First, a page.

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  1. #1
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    Question Query re External USB 3.0 drive

    I currently use an external WD USB 3.0 drive as the storage device for my Acronis system images.
    Given the current problems with malware like CryptoLocker and such, should I disconnect or disable the drive to prevent its contents from being attacked (thereby rendering my images useless!) when not using the contents of the drive? I have some other data on the drive that I use infrequently.

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  3. #2
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    I switch my external drives off when I am not using them. Always did, saves energy and keeping them turned on doesn't really make sense as I use them mostly once a week to create the images.
    Rui
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  5. #3
    2 Star Lounger
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    I keep my external drives powered off when not in use also. It's also best to have 2 drives for those images in case of a problem on one. I partition my HD with system on one partition and image that on at 2 drives and keep a few of those images on mutiple drives.
    Joe

  6. #4
    Plutonium Lounger Medico's Avatar
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    I just disconnect all external drives when not in use. Some systems have problems booting properly if ext. drives are plugged in (I believe those that power on when plugged in).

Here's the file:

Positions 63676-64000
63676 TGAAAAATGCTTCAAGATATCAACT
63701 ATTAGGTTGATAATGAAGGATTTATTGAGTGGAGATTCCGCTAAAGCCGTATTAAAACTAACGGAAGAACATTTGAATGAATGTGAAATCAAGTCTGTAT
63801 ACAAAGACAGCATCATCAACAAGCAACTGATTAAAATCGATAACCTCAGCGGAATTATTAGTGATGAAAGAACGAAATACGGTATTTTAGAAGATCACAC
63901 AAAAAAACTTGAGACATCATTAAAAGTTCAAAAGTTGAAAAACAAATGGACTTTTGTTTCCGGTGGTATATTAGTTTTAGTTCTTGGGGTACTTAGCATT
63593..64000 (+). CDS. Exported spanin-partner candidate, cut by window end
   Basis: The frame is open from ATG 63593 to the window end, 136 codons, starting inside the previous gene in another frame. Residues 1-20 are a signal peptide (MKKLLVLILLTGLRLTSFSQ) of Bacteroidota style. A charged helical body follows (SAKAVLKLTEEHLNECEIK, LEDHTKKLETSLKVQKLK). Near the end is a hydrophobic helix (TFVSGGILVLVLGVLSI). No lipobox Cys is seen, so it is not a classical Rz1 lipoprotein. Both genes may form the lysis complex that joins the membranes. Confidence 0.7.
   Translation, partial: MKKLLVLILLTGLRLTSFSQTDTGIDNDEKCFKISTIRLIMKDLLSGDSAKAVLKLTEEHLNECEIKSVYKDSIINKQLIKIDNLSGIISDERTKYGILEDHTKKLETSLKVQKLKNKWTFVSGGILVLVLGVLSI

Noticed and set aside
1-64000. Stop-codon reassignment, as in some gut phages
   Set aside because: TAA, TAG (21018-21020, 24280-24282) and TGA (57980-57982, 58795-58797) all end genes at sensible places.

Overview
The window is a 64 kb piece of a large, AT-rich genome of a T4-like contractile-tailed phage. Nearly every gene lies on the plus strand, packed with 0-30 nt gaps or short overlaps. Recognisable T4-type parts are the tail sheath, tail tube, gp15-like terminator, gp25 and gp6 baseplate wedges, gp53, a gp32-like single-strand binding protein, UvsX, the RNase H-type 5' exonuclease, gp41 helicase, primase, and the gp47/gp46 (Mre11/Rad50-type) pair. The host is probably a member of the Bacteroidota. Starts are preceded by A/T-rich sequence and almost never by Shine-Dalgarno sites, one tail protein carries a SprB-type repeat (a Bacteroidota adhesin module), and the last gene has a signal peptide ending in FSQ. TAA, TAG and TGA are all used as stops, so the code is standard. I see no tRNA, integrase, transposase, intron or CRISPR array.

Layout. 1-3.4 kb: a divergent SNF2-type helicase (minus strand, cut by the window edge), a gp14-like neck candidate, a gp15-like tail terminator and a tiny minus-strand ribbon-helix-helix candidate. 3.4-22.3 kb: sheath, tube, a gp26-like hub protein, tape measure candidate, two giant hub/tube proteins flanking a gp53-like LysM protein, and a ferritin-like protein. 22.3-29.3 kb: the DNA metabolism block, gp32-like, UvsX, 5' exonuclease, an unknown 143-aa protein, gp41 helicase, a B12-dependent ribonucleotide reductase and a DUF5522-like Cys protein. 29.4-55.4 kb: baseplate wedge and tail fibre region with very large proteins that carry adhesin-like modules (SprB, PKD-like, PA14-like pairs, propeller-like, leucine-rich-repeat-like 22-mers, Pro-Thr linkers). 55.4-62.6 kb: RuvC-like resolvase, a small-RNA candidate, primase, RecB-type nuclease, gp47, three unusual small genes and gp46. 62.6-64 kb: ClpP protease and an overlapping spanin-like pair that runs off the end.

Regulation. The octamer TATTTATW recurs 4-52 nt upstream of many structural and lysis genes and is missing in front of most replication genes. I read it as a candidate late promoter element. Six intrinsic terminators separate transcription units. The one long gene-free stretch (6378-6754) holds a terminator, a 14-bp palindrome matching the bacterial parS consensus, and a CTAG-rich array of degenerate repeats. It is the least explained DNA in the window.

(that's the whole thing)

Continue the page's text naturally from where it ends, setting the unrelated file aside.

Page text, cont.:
BACKUP...BACKUP...BACKUP
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  7. #5
    Bronze Lounger DrWho's Avatar
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    That's true, on some computers that are set up to boot from an external (USB) drive.
    Removing that boot option, in the BIOS, will prevent the bios from trying to boot from an attached USB drive.

    That is totally circumvented on my desktop PC, because my external USB drives are all USB3 and connected to a PCI, USB3, plug-in card.
    They are not even seen, till Windows loads the USB3 Card drivers.
    However, when Windows boots, it checks the directories of every drive attached to the system, so, having multiple drives attached, does somewhat slow down boot-ups.

    I use those (2) drives for data file backups, but should I want to use them for a Ghost backup, I would have to plug them (at least one) into a USB2 port on the motherboard, so it's seen by the BIOS. If the BIOS sees it, then Ghost (DOS Version 11.5) will see it.
    I don't do that often, because I find USB2 agonizingly slow, for a whole-partition backup.

    I look forward to my next computer, with a motherboard that has both USB3 and SATA III ports available. All it takes is one Lotto Win, and I'll be there.

    Experience is truly the best teacher.

    Backup! Backup! Backup! GHOST Rocks!

  8. #6
    Super Moderator RetiredGeek's Avatar
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    Quote Originally Posted by DrWho View Post
    I look forward to my next computer, with a motherboard that has both USB3 and SATA III ports available. All it takes is one Lotto Win, and I'll be there.:
    Dr.,

    If that's what you're waiting for you should be condisering USB1000000 and SATA1000000 at least! ROTFLOL.gif
    May the Forces of good computing be with you!

    RG

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  9. #7
    Bronze Lounger DrWho's Avatar
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    Smart Alec!

    But going back to the OP's original post.....

    USB 3 drives are great, really FAST, but.....only when plugged into a USB3 port.

    On any other port, they are just another USB drive.

    I've seen some fabulous deals on USB 2.0 Flash Drives lately, but I won't waste my money.
    That's old school, old news and last weeks newspaper.

    Cheers mates!
    The Doctor
    Last edited by DrWho; 2013-12-01 at 12:32.
    Experience is truly the best teacher.

    Backup! Backup! Backup! GHOST Rocks!

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